Thyroid hormones play an essential part in human metabolism.1 Thyroid hormones support anabolism, intricate in cardiovascular system function (increase heart contractility and cardiac output), and reduce triiodothyronine/reverse triiodothyronine (T3/rT3) ratio, which frequently relates to normal or low thyroid stimulating hormone (TSH) and thyroxine (T4) levels.2 Euthyroid sick syndrome (ESS) is considered when patients with non-thyroidal illness (NTI) demonstrate abnormal thyroid function.2 Among intensive care unit (ICU) patients, ESS or low-T3 syndrome is more common than true hypothyroidism.3,4 A variety of changes in critically ill patients have been observed, including low T3 levels, followed by low T4 and TSH levels. Deiodination from T4 to T3 through marginal (hepatic) enzymes (inhibition of 5'- deionidase) leads to a reduction of T3 and proliferation in rT3 that is biologically inactive.5 Generally, the severity of ESS is related to the severity of illness in seriously ill patients.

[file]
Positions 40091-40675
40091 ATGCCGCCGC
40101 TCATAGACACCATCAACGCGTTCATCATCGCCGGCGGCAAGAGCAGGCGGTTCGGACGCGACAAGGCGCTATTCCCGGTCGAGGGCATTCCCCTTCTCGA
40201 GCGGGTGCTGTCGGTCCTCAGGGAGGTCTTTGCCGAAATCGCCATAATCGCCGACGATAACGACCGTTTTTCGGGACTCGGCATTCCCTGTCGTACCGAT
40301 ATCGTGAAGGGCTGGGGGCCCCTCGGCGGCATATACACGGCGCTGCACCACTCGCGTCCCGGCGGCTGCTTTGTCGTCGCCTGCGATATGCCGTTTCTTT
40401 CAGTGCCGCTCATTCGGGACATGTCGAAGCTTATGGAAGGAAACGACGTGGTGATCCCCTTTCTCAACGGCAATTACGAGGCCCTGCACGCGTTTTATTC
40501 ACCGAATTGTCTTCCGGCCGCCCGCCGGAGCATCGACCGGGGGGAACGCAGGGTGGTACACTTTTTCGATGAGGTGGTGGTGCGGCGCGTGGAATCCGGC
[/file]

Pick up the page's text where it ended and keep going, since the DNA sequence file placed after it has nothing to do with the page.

Hence , showing a remarkable fall in total T3 and T4 levels; this state is called the low-T3 syndrome or ESS, which has a poor prognosis.6 Patients with low or undetectable TSH levels have increased morbidity and mortality.7 Some authors have reported a relationship between hypothyroxinemia and mortality in seriously ill patients with sepsis.8 More so, it has been suggested that primary hypothyroidism affects respiration by causing abnormalities in the respiratory system;9 however, the mechanism underlying the need for mechanical ventilation (MV) in patients with ESS is unclear.10

The objective of this study was to assess thyroid function in medical and surgical ICU patients and to determine the relationship between thyroid function and clinical outcomes as well as mortality. Furthermore, it aimed to evaluate the effect of thyroid dysfunction on the need for MV.

METHODS